Iranian energy trade with Iraq improving

Iraqi forces are clearing routes for oil transit and now Iran says it could start sending LNG to Basra.
By Daniel J. Graeber Follow @dan_graeber Contact the Author   |  Feb. 7, 2018 at 8:12 AM
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Feb. 7 (UPI) -- With Iraqi security forces clearing potential oil transit routes, the Iranian government said next on the trade list with its neighbor is liquefied natural gas.

Aside from crude oil, Iran, one of the leading producers in the Organization of Petroleum Exporting Countries, has some of the largest deposits of natural gas in the world. Its South Pars field, which it shares with Qatar, is among the biggest in the world.

Iranian Energy Minister Bijan Zangeneh said Iran is already sending piped natural gas to Iraq. Beginning in the next Iranian calendar year, which starts March 21, the official Islamic Republic News Agency reported that exports of liquefied natural gas could start arriving in the Iraqi port city of Basra.

The International Energy Agency estimates LNG, which has more maneuverability than piped gas, accounts for about 90 percent of the growth in long distance gas trade over the next 20 years. Barring new routes linking Russia to China, LNG is emerging as the option of choice.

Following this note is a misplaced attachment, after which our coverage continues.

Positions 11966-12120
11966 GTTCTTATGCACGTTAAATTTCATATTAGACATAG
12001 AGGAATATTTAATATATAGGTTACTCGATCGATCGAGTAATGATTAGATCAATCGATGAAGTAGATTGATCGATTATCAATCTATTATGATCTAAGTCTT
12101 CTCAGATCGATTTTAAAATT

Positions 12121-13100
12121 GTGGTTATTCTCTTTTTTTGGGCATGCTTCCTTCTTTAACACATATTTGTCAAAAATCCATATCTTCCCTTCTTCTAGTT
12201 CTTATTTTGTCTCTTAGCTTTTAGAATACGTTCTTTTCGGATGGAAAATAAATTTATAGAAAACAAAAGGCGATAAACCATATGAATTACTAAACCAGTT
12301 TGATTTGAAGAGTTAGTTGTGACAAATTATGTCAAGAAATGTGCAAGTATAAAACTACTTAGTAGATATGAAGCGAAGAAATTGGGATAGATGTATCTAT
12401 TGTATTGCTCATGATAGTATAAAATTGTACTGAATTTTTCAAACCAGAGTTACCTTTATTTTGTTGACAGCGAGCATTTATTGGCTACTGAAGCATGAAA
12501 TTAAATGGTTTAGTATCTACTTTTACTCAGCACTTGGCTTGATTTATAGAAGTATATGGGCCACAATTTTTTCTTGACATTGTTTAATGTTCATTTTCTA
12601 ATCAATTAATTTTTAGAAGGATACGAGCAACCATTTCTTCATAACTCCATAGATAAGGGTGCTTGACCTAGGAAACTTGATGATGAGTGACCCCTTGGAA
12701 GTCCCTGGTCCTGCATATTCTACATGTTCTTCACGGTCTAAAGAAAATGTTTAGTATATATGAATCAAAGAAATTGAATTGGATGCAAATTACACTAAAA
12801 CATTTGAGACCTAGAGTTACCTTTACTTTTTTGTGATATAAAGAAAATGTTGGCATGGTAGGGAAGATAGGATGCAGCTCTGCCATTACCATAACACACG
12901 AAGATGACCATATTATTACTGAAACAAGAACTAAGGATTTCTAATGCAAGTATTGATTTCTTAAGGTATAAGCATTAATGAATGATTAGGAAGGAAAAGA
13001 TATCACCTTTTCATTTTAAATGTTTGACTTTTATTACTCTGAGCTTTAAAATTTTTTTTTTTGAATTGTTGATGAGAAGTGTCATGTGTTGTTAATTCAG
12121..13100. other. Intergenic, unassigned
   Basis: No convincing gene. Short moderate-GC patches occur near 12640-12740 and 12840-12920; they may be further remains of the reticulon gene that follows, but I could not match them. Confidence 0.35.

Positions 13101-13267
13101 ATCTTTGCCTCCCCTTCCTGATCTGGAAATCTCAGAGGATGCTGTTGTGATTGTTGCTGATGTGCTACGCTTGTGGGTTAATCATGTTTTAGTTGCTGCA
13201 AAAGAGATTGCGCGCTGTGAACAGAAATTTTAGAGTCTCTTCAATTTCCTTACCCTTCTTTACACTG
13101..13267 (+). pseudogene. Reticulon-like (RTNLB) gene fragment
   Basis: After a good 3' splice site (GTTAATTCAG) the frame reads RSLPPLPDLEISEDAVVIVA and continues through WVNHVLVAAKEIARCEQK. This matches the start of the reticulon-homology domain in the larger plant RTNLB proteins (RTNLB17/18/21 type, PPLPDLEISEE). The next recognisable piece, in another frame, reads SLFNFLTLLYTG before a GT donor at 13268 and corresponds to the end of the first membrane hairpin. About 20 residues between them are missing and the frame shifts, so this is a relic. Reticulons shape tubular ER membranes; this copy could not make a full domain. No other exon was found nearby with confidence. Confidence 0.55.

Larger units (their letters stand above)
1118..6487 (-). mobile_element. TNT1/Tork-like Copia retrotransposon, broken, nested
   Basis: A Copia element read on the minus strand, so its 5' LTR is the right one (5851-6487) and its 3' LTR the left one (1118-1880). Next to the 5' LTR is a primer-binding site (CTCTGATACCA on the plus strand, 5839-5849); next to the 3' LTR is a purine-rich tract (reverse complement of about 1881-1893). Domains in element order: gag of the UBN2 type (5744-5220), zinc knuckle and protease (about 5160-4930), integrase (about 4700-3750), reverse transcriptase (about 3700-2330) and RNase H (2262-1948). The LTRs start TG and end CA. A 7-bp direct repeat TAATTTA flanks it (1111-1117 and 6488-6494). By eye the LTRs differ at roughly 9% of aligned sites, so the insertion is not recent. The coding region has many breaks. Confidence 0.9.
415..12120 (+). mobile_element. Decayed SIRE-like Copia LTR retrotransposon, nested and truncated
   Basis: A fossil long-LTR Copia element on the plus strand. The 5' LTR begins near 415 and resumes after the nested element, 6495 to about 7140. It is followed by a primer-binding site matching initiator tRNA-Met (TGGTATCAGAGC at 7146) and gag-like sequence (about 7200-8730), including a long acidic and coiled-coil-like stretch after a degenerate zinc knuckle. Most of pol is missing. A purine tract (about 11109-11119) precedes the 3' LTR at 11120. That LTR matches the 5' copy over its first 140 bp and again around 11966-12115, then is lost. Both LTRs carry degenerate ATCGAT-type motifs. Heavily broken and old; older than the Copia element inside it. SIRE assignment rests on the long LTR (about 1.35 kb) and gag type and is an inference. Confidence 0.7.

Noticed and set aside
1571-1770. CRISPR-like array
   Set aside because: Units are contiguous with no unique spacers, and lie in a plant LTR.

As the LNG market expands, the IEA estimates it could take about 10 days for major importers to up their take by 10 percent, about a week less than today's average delivery time.

Iran has long tried to get more of its gas into the open market, holding it out as a possible option for diversification for a European energy sector that depends heavily on Russia for its natural gas.

Elsewhere, Iranian broadcaster Press TV reports the Iraqi military has started large-scale operations along the shared border to clear out militants from the so-called Islamic State terror group as a liberalization campaign that gained ground late last year continues.

The Iraqi operation is aimed at opening up a route for a planned oil corridor from northern Iraq into Iran.

Iranian energy options have improved since sanctions pressures were eased as a result of a U.N.-backed nuclear agreement. U.S. President Donald Trump on Jan. 12 issued a waiver on oil-related sanctions as part of the nuclear agreement, formally the Joint Comprehensive Plan of Action. He hinted it could be the last time, however, if it isn't amended.

Speaking in late January, Valiollah Nanvakenari, a parliamentary member of Iran's National Security and Foreign Policy Commission, said the agreement is not up for review.

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